Here is the final 3 in our Holiday Hazards series hope these tips help.
* The Christmas tree is full of hazards for dogs and cats. Tinsel or ornaments can be appealing, but if ingested, it can twist up in the intestines. This is a particular danger to cats and kittens, which seem to find tinsel, yarn, ribbon, and string tempting to eat. Make sure Christmas lights and electrical cords are out of reach of your pet and child because we all know electric shock can be deadly.
* With the weather getting colder another thing to keep in mind is antifreeze ingestion. It has a sweet taste that will often be very inviting to dogs/cats. Even ingesting very small amounts (teaspoons to tablespoons) can cause acute kidney failure. Signs of antifreeze ingestion vary but can include drunken-like behavior, vomiting, increased, drinking and urinating, eventually followed by no urine production. Delaying treatment by even a few hours can be the difference between life and death, so if you think there is a chance that your pet got into any, please take them to your veterinarian immediately.
Here is part 2 in our Holiday Hazards series keep an eye out for the last part coming at the end of the week.
* With the holidays here there will be lots of tantalizing bones, but don’t feed them to your pet. Small bones/ bone chips can get lodged in the throat, stomach, and intestinal tract. Chewing bones can also fracture your pet’s teeth.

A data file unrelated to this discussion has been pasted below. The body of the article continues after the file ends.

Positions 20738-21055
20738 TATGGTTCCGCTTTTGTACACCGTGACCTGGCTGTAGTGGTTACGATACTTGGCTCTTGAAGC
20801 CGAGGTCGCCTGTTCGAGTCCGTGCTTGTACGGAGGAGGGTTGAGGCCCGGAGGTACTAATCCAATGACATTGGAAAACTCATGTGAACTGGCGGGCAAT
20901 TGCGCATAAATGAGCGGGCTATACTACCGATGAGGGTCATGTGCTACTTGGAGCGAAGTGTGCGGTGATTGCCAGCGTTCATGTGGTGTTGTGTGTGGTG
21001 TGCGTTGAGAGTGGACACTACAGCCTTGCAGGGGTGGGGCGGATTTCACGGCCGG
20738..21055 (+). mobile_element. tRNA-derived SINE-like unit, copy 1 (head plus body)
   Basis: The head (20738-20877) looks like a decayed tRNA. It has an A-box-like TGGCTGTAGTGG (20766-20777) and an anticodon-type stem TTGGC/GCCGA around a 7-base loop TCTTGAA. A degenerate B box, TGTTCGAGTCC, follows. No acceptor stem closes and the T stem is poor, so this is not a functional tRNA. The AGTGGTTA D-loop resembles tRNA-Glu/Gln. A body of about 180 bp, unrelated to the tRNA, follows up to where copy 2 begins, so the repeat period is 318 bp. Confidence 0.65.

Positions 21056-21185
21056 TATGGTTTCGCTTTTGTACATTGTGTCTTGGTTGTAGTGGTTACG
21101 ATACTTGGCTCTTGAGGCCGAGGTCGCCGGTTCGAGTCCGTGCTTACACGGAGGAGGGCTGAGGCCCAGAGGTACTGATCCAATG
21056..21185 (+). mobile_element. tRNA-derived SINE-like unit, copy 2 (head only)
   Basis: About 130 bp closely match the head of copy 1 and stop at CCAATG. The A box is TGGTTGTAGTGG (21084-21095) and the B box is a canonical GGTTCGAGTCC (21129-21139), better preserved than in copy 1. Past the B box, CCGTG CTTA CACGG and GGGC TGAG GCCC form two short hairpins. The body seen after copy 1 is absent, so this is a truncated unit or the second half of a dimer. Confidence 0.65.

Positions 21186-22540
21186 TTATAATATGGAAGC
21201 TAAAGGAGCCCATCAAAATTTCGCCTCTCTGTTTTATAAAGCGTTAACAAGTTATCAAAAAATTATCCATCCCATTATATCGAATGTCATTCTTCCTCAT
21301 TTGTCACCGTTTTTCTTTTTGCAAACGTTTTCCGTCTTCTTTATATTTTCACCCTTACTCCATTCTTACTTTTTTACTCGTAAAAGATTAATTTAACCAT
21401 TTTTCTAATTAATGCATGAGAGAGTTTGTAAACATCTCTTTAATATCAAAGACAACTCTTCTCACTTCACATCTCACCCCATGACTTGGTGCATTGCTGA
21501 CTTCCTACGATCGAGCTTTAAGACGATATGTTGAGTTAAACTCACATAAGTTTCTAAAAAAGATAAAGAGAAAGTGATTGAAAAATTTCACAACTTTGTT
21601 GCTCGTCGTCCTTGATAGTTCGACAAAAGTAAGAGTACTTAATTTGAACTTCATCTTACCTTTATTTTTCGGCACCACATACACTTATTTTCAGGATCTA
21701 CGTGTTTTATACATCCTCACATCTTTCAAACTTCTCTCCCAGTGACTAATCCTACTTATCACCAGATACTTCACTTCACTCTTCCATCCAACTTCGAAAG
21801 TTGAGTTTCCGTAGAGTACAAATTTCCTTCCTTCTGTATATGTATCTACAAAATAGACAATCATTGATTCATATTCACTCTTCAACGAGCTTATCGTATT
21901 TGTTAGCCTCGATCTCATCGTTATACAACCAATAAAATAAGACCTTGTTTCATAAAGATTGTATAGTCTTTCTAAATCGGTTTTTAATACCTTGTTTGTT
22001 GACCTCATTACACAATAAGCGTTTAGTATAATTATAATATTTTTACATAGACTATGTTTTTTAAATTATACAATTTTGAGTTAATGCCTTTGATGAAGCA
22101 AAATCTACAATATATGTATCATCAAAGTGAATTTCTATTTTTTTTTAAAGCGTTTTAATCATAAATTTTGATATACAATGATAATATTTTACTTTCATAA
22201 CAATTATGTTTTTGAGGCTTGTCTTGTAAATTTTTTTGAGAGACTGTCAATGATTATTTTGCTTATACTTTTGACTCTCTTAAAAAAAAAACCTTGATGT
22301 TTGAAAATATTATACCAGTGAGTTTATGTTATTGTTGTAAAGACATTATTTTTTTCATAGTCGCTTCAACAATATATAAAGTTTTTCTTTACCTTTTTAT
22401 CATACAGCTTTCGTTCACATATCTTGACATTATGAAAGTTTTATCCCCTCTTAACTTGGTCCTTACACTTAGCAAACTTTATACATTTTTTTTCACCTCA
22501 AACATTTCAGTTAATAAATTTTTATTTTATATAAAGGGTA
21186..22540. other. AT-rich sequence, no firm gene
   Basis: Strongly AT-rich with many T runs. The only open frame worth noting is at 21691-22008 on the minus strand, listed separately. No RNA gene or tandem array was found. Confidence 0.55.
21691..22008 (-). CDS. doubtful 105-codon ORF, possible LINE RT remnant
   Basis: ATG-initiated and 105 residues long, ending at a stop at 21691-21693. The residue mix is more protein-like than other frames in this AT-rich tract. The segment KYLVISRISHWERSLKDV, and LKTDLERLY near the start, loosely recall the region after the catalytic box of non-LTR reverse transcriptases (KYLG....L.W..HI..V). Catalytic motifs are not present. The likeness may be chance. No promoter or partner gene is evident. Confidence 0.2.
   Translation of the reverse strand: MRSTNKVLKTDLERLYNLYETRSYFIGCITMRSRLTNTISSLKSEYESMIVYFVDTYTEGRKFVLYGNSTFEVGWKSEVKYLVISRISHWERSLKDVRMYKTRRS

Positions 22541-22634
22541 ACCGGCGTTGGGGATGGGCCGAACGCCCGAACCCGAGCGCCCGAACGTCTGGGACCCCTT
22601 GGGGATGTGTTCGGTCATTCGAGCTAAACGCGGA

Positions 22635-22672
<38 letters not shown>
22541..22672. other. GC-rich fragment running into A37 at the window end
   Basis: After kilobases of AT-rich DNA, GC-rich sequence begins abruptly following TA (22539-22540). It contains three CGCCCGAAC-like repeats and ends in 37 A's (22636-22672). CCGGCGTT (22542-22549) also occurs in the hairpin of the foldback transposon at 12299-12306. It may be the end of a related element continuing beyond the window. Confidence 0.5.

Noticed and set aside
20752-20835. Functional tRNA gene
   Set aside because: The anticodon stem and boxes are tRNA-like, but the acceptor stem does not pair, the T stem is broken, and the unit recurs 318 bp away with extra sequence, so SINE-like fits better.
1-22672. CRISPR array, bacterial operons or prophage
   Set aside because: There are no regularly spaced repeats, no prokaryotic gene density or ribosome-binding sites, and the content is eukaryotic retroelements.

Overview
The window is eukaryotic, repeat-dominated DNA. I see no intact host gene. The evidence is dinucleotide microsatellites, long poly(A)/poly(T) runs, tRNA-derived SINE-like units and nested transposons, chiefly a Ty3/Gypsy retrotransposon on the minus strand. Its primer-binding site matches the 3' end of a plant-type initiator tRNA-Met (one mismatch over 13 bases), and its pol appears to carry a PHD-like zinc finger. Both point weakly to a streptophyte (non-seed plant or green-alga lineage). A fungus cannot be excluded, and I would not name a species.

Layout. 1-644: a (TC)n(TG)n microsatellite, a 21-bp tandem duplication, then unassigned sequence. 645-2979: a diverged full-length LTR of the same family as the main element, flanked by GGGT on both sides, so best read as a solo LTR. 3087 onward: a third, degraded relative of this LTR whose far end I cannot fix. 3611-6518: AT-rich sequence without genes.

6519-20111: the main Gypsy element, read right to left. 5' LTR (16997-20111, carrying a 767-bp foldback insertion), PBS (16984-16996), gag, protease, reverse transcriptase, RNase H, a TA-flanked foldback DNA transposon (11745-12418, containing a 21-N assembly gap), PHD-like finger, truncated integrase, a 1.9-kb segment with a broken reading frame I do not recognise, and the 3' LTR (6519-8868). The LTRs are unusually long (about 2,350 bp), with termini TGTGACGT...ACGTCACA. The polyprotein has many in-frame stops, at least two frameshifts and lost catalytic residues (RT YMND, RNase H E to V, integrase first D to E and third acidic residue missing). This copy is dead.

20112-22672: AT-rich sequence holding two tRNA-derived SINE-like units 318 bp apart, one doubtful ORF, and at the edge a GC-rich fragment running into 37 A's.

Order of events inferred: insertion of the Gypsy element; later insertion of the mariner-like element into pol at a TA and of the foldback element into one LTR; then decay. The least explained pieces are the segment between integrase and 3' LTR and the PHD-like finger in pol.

* Keep a watchful eye on the holiday plants (Ivy, holly, mistletoe, lillies, and poinsettias). While they might smell and look engaging to the eye, they can be very toxic to animals when ingested.
* Before sharing your holiday candy with your pet, beware that chocolate is toxic to dogs and cats and may be deadly to a little dog/cat that gets a good size piece.
While you are making plans for the Holidays, please keep in mind these holiday hazards: The bad news is that many pets will end up at the veterinarian’s office this holiday season. The good news is that yours won’t be among them if you keep an eye out for these hazards. In the next few day we will be posting a 3 part blog about the different hazards to watch for.
* Feeding foods that are too rich, fatty, or spicy (or anything your pet’s not accustomed to) can trigger a bout of intestinal upset. For some animals, the treats can trigger a serious inflammation of the pancreas or intestine. While a little bit of meat, beef, or poultry won’t hurt and would be appreciated, steer clear of the fatty parts and the poultry skin, which also harbors fat.